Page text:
So in America when the sun goes down and I sit on the old broken-down river pier watching the long, long skies over New Jersey and sense all that raw land that rolls in one unbelievable huge bulge over to the West Coast, and all that road going, and all the people dreaming in the immensity of it, and in Iowa I know by now the children must be crying in the land where they let the children cry, and tonight the stars'll be out, and don't you know that God is Pooh Bear? the evening star must be drooping and shedding her sparkler dims on the prairie, which is just before the coming of complete night that blesses the earth, darkens all the rivers, cups the peaks and folds the final shore in, and nobody, nobody knows what's going to happen to anybody besides the forlorn rags of growing old, I think of Dean Moriarty, I even think of Old Dean Moriarty the father we never found, I think of Dean Moriarty.
Indeed, as he eagerly sparkled at them from the cellarage before mentioned, he seemed a kind of cannon loaded to the muzzle with facts, and prepared to blow them clean out of the regions of childhood at one discharge. He seemed a galvanizing apparatus, too, charged with a grim mechanical substitute for the tender young imaginations that were to be stormed away.
...The beauty of New York rests on a completely different base. It's unintentional. It arose independent of human design, like a stalagmitic cavern. Forms which are in themselves quite ugly turn up fortuitously, without design, in such incredible surroundings that they sparkle with a sudden wondrous poetry. ... Unintentional beauty. Yes. Another way of putting it might be 'beauty by mistake.
In times when history still moved slowly, events were few and far between and easily committed to memory. They formed a commonly accepted backdrop for thrilling scenes of adventure in private life. Nowadays, history moves at a brisk clip. A historical event, though soon forgotten, sparkles the morning after with the dew of novelty. No longer a backdrop, it is now the adventure itself, an adventure enacted before the backdrop of the commonly accepted banality of private life.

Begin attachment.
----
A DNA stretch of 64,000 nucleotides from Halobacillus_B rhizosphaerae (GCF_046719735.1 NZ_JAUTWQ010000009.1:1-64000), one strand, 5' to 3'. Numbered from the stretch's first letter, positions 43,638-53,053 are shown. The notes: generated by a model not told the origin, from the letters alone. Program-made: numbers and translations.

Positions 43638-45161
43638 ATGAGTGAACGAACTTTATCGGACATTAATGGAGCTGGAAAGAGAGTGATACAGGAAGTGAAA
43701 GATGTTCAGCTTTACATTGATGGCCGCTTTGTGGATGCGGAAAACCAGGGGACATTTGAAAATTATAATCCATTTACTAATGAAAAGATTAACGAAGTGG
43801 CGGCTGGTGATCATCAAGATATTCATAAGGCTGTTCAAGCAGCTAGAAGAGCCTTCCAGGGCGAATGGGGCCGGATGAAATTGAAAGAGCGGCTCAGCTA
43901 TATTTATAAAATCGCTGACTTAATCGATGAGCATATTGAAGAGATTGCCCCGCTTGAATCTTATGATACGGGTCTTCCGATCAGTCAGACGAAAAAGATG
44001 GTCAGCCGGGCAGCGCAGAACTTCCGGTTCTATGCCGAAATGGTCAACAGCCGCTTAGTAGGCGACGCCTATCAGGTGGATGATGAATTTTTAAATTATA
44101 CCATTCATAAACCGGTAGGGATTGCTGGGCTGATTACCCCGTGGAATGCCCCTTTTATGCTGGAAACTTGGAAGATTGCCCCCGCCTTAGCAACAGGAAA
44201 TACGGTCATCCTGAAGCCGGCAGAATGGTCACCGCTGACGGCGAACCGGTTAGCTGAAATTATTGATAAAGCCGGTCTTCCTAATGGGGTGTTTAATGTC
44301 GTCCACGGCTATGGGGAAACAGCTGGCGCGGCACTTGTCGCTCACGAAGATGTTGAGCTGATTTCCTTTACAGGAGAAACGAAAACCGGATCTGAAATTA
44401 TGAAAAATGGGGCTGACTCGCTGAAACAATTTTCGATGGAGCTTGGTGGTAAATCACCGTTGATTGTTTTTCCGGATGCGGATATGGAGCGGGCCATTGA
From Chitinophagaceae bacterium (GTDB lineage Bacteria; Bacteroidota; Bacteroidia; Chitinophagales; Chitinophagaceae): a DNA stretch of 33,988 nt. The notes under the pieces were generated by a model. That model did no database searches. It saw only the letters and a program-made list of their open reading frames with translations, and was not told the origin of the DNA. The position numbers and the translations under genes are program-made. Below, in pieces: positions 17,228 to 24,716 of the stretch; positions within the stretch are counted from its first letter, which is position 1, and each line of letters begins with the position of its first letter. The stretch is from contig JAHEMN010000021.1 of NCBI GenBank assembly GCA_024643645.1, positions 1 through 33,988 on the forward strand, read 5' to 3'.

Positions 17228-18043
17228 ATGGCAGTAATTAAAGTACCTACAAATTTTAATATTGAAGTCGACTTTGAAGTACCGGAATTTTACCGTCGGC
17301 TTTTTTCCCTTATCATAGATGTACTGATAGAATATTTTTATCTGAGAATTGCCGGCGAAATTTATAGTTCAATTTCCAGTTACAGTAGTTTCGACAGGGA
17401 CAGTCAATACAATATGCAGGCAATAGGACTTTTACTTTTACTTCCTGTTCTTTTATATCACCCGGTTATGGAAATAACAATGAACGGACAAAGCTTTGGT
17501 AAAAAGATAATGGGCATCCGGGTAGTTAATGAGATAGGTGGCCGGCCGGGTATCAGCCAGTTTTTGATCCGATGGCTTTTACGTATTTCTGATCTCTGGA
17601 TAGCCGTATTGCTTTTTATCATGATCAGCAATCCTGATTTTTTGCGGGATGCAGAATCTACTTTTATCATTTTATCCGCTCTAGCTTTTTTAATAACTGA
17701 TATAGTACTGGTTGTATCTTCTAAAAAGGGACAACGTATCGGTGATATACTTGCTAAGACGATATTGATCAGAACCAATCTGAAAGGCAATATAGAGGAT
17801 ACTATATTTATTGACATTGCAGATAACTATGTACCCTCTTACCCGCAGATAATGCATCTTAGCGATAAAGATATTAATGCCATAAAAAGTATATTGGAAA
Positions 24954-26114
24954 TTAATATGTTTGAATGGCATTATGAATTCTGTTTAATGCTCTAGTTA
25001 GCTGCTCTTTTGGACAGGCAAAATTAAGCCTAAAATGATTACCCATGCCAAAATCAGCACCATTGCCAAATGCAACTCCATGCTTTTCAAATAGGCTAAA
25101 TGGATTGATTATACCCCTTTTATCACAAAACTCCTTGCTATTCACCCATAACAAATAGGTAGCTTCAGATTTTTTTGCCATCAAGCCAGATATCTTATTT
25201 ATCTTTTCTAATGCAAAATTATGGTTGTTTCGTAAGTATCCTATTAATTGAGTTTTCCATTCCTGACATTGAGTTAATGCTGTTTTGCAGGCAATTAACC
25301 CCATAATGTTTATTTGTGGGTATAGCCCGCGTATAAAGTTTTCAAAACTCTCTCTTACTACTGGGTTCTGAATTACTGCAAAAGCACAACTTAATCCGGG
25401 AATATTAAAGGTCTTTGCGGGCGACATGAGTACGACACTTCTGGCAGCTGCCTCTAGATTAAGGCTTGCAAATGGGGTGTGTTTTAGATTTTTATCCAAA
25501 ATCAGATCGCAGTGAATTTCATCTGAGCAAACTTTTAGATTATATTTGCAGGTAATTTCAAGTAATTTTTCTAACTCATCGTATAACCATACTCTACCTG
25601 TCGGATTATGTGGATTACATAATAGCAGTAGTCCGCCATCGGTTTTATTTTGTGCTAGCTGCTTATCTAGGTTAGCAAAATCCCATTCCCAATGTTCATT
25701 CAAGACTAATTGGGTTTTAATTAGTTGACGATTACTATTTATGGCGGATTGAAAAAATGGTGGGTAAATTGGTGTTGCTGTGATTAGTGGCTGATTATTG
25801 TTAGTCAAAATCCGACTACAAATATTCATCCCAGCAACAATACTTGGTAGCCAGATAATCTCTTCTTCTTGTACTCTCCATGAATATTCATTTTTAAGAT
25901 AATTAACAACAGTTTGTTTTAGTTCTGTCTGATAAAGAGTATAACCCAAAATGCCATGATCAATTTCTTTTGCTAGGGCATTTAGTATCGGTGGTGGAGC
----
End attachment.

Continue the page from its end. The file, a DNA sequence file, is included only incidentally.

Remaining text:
Cemeteries in Bohemia are like gardens. The graves are covered with grass and colourful flowers. Modest tombstones are lost in the greenery. When the sun goes down, the cemetery sparkles with tiny candles... no matter how brutal life becomes, peace always reigns in the cemetery. Even in wartime, even in Hitler's time, even in Stalin's time..
Waste forces within him, and a desert all around, this man stood still on his way across a silent terrace, and saw for a moment, lying in the wilderness before him, a mirage of honourable ambition, self-denial, and perseverance. In the fair city of this vision, there were airy galleries from which the loves and graces looked upon him, gardens in which the fruits of life hung ripening, waters of Hope that sparkled in his sight. A moment and it was gone. Climbing to a high chamber in a well of houses, he threw himself down in his clothes on a neglected bed, and its pillow was wet with wasted tears.